8 Low-Tech Activities for High-Tech Grandkids

Creative ideas for them to unplug and use their imagination

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Playing tag

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(This article appeared previously on Grandparents.com)

Grandkids are easy to entertain. Just put them in front of a computer or TV screen, or hand them one of those portable electronic game devices that can be found in nearly every household with young children. But what if you want them to "unplug?"

In their book, 101 Offline Activities You Can Do With Your Child, Steve and Ruth Bennett suggest creative games and activities to help kids turn everyday objects into imagination-inspiring fun. Whether you're hanging around with toddlers or teens, the Bennetts have an offline answer, and now they're sharing eight of their favorites with you:

1. Tic-Tac-Tongs

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Like tic-tac-toe, but not exactly.

All you need for this nutritious take on the classic game are four chopsticks or wooden ice cream sticks, barbecue or salad tongs, a placemat or plate and at least nine pieces of cut-up vegetables, such as broccoli, carrots or celery. Instead of drawing Xs and Os, kids use vegetables as playing pieces. The challenge: They must move the pieces with the tongs, not their fingers.

If one player drops his veggie on the way to a square, the other player gets an extra turn. Another option: when a piece drops before reaching its target, place it in the square closest to where it lands. If there’s already a piece in there, return it to the other player.

2. Noodle Maze

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There are worse things than getting lost on a plate of pasta.

This is a great activity to occupy kids while you’re putting the finishing touches on dinner. You’ll need strands of cooked pasta, a chopstick and a plate (optional). Ask kids to arrange spaghetti in one path from beginning to end, cutting pieces as needed. They can use a plate to make a circular maze.

When it’s ready, set the timer and see if you can get from the beginning of the maze to the end before the buzzer goes off, using a chopstick to make your way through the noodle pathways. Dinner still not ready? Add sauce to the maze and eat!

3. Adventure Treks

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Watch out for snakes!

Kids love a challenge, and navigating the house without touching the floor definitely qualifies. Kids use towels, throw pillows, couch cushions, old clothes and even sheets of paper to make stepping stones they must use to keep them from sinking into “quicksand,” getting eaten by “snakes” or swallowed up by a “crevasse.” As they make their way through the house, kids can extend their path by adding or moving “stones.” Beds, chairs and sofas can also be considered solid ground.

For added fun and a boost of creativity, encourage kids to make up a story to go along with the game. They can tell you the story, or they can put crayon to paper and make it into a drawing or book.

4. Blindfold Toss

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How good is their aim? Cover their eyes and see.

This game will challenge even the most athletically minded child. Place three or four pots or bowls on the floor and assign a point value to each. Blindfold your grandchild and have him toss balls of socks or beanbags in the direction of the targets. Whether the goal is to get all items of the same color in one basket or to get the most points, it’s harder than it sounds. Join them and see.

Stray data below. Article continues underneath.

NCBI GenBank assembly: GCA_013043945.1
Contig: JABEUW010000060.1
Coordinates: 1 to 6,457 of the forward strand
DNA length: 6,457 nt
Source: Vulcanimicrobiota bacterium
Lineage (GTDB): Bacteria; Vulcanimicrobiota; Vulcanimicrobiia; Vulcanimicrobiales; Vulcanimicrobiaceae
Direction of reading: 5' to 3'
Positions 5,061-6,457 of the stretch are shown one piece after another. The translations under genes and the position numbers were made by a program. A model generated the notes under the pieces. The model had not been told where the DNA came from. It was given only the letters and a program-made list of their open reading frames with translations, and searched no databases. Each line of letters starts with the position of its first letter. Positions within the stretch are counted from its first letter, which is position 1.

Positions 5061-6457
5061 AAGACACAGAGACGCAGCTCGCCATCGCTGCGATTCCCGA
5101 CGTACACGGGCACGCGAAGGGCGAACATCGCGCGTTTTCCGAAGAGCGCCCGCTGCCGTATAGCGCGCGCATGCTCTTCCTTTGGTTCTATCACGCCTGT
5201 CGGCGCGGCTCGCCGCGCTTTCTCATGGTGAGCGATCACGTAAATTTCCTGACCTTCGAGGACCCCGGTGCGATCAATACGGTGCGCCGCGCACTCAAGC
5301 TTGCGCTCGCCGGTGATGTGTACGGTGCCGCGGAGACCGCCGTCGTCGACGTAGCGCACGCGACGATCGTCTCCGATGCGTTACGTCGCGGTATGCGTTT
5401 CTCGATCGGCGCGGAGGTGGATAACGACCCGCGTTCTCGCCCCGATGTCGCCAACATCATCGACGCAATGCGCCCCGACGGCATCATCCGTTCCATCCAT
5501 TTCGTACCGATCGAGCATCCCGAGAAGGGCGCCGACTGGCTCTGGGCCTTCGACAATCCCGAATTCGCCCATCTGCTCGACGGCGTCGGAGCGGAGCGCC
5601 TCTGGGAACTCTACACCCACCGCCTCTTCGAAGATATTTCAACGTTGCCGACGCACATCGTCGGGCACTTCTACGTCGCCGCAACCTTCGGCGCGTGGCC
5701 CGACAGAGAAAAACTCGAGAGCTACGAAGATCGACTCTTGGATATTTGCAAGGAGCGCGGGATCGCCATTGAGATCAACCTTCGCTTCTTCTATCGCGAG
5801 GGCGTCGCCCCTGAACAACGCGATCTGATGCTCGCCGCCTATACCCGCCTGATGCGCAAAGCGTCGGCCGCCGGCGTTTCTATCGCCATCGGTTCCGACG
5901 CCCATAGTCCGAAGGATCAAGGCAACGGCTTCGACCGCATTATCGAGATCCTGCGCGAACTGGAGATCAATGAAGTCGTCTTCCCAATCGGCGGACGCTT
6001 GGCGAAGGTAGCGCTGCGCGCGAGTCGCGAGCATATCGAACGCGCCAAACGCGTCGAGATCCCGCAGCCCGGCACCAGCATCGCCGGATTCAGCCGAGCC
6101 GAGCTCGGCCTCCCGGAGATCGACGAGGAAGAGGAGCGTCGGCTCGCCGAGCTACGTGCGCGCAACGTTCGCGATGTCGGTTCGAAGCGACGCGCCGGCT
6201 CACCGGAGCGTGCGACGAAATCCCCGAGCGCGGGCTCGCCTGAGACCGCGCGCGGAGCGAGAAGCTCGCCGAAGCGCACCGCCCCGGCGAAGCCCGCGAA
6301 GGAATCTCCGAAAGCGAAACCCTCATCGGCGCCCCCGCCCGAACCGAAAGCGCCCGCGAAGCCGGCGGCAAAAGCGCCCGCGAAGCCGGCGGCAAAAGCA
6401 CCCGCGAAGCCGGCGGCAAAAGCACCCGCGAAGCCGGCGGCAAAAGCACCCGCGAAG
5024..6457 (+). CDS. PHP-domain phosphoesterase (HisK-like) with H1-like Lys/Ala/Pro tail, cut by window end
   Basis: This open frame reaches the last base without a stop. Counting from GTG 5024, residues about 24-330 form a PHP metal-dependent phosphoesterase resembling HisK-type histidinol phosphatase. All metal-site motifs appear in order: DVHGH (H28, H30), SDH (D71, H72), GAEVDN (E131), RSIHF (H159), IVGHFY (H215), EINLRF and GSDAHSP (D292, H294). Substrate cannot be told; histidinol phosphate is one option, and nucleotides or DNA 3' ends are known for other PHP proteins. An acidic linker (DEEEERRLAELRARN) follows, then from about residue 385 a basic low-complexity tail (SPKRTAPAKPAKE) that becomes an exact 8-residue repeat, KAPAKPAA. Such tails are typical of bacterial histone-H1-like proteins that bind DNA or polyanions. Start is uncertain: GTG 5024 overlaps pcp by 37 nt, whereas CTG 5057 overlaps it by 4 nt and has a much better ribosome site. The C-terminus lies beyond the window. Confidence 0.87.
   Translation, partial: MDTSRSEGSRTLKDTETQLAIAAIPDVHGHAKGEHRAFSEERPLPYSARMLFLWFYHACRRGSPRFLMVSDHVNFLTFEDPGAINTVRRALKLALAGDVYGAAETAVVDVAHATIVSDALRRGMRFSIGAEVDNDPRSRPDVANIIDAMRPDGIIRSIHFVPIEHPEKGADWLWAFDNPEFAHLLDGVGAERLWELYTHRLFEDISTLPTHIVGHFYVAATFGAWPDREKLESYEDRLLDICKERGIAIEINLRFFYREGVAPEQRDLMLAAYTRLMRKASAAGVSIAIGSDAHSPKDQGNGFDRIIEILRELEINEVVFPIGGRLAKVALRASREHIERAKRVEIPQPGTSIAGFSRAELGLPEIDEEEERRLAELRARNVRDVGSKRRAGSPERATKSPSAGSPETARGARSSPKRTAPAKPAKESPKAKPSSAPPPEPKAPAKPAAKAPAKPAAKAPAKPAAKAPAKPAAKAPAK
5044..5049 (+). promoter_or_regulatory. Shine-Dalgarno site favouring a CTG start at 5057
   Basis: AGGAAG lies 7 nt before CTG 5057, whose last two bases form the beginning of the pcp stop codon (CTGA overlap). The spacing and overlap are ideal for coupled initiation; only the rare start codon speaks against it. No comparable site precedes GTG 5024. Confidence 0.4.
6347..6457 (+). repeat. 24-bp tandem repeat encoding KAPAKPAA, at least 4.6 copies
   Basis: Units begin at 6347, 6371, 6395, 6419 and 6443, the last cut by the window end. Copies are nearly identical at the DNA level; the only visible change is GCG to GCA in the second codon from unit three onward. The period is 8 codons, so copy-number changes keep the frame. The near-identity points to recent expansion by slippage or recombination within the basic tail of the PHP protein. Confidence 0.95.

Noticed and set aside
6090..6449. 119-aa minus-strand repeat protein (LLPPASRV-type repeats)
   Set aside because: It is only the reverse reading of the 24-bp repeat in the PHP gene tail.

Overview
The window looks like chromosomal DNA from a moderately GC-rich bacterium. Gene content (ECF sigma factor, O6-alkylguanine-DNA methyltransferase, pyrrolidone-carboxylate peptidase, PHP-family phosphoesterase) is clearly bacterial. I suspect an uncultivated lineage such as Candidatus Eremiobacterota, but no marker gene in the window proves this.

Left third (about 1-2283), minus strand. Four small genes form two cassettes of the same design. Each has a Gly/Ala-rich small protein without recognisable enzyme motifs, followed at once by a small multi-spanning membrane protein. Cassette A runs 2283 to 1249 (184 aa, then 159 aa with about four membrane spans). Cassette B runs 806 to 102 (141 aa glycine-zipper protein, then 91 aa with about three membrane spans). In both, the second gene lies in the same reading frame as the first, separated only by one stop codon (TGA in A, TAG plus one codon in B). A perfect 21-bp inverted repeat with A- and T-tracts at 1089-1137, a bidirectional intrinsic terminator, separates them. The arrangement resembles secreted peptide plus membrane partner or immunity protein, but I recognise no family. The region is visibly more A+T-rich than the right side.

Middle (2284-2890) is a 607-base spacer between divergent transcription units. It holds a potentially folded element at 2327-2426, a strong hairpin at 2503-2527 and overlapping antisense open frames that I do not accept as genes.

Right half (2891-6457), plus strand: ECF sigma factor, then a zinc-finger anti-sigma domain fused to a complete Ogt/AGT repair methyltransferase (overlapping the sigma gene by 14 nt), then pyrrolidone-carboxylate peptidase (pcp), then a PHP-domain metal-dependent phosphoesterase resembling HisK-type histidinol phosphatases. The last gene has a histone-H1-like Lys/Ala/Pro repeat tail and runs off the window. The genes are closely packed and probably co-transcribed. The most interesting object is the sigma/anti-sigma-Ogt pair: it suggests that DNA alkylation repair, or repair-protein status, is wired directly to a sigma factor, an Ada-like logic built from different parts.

5. Blindfold Dress-Up

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Putting on clothes was never so much fun.

Have your grandchild put on a hat, coat or glove, or even try tying his shoes, while blindfolded. It won’t be easy.

6. Crazy Street Signs

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Yield … to silliness.

When a long drive or a traffic jam leaves kids restless, encourage them to put their brains to work by substituting a word on street signs to give them a whole new meaning. Tell them they can change only one word, and that it must start with the same letter (for example, Men at Work could become Martians at Work). For even more of a challenge, have them substitute rhyming words: No Barking Zone!

7. Blindfold Drawing

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Put their creativity to the test.

Abstract art takes on a new meaning when you blindfold kids, then hand them paper and crayons. Ask your grandchild to choose something to draw, then, while they draw, ask him or her to describe the colors they are using and what parts he or she is working on. When done, remove the blindfold and surprise your grandchild with the results.

8. Real…or Not?

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A learning game that doesn’t feel like one.

Turn to the dictionary — and your imagination — to come up with a list of funny-sounding words that may or may not be real. Ask the kids to guess which are ringers, and which are bona fide words. To take the game a step further, have them guess what the words mean. Would they ever imagine that floccinaucinihilipilification has to do with helping hippos take care of their teeth?


By Steve and Ruth Bennett
Steven J. Bennett is a professional writer who has penned more than 35 parenting, environment, and business management/computing books. After studying Far Eastern science and technology at Harvard University, he founded and is director of the Bennett Information Group. Ruth Bennett, an artist and writer, has collaborated with her husband on numerous parenting books.

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